As we enter August, Chicago State continues to employ a University Provost with absolutely no support from the University faculty. Why? There seem to be two rationales circulating: 1) that former President Wayne Watson gave her a “five-year contract”; 2) that the Higher Learning Commission’s concerns about Chicago State make it extremely difficult to take action against the Provost, in effect, providing her “cover.” However, looking at relevant documents reveals that neither of those conditions obtain. The Provost continues to have a job because the University has chosen to retain her. I will explain.

The Regulations of the Chicago State Board of Trustees specify employment conditions for various classes of employees at the University. Administrative positions are “at-will,” and the authority to hire employees rests with the University President or her/his designated representative. On December 9, 2014, Renee Mitchell appointed Angela Henderson Provost of Chicago State University, effective December 1, 2014, at an annual salary of $225,000. She has served in that capacity until this date. The memorandum appointing her to the Provost’s position contains no special agreements or any extended terms of employment. Thus, the Provost is an at-will employee who can be discharged at any time, with or without cause.


The former Board’s stupid decision to declare “financial exigency” in February 2016, exposed the University to scrutiny by the Higher Learning Commission. In July of that year, the Commission put the University “on notice” because of its financial uncertainty. In September, the Board fired President Thomas Calhoun and replaced him with an Interim President, Cecil Lucy. In January 2017, the Governor appointed four (4) new Board members. In March, the Commission issued a draft report that recommended removing Chicago State from “notice,” and returning it to normal accreditation status.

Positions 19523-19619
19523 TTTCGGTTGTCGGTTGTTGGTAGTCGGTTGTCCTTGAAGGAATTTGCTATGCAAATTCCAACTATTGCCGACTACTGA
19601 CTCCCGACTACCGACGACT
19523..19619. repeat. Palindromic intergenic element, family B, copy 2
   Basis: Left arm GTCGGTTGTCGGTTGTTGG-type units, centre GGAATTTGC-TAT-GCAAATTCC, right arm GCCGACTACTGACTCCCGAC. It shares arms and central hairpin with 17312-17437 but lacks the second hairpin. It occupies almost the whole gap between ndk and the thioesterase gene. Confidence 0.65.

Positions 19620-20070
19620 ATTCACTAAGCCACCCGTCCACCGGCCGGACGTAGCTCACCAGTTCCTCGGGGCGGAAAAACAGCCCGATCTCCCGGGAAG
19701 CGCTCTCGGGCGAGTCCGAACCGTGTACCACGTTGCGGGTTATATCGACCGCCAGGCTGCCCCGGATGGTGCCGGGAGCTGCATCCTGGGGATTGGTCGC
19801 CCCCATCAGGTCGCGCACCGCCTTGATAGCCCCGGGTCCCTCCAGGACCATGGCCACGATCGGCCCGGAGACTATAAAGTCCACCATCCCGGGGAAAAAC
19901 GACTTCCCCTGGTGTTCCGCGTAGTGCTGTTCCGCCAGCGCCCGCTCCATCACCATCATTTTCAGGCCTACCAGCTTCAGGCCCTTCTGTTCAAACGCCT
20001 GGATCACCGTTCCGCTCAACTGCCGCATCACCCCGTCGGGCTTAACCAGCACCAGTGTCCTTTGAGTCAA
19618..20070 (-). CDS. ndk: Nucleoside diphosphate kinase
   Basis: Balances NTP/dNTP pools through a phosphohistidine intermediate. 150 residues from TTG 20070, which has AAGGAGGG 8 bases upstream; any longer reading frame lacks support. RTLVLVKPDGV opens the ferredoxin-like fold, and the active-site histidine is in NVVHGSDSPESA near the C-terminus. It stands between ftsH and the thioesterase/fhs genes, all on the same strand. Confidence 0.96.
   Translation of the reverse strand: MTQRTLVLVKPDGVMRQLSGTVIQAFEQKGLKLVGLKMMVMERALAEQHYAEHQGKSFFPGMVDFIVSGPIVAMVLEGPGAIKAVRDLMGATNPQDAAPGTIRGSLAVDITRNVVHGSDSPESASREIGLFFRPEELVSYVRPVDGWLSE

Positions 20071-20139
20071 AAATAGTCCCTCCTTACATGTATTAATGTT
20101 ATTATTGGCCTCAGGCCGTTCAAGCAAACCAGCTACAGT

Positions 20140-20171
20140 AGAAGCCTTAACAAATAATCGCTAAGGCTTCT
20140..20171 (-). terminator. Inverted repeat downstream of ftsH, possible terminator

In March, things began to go pear-shaped. First, the Board announced that it would install a new Interim President by April 7, 2017, and that Lucy would be demoted back to the position of Interim Vice President of Administration and Finance. In late March, Lucy reportedly met privately with one of the HLC staff people, Dr. Anthea Sweeney. On April 7, 2017, the CSU Board announced the appointments of Dr. Rachel Lindsey as Interim President and Mr. Paul Vallas as the University’s Chief Administrative Officer, a newly created position.

On May 24, 2017, Anthea Sweeney sent a letter to Chicago State asking about its lines of authority and wondering whether the Interim President had the “unfettered authority” over “all other employees of the institution.” Her concerns stemmed from an understanding that according to his job description, Mr. Vallas was able to make “make recommendations to the HR Committee of CSU’s Board on personnel changes and improvements and . . . upon consent of said HR Committee, carry out personnel directives.” Sweeney wrote: “Commission staff perceives within this job description the implication of Board encroachment in day-to-day affairs . . . as well as an ambiguous reporting structure vis-à-vis the Interim President.” Based on the information cited in the letter, these concerns seem entirely appropriate.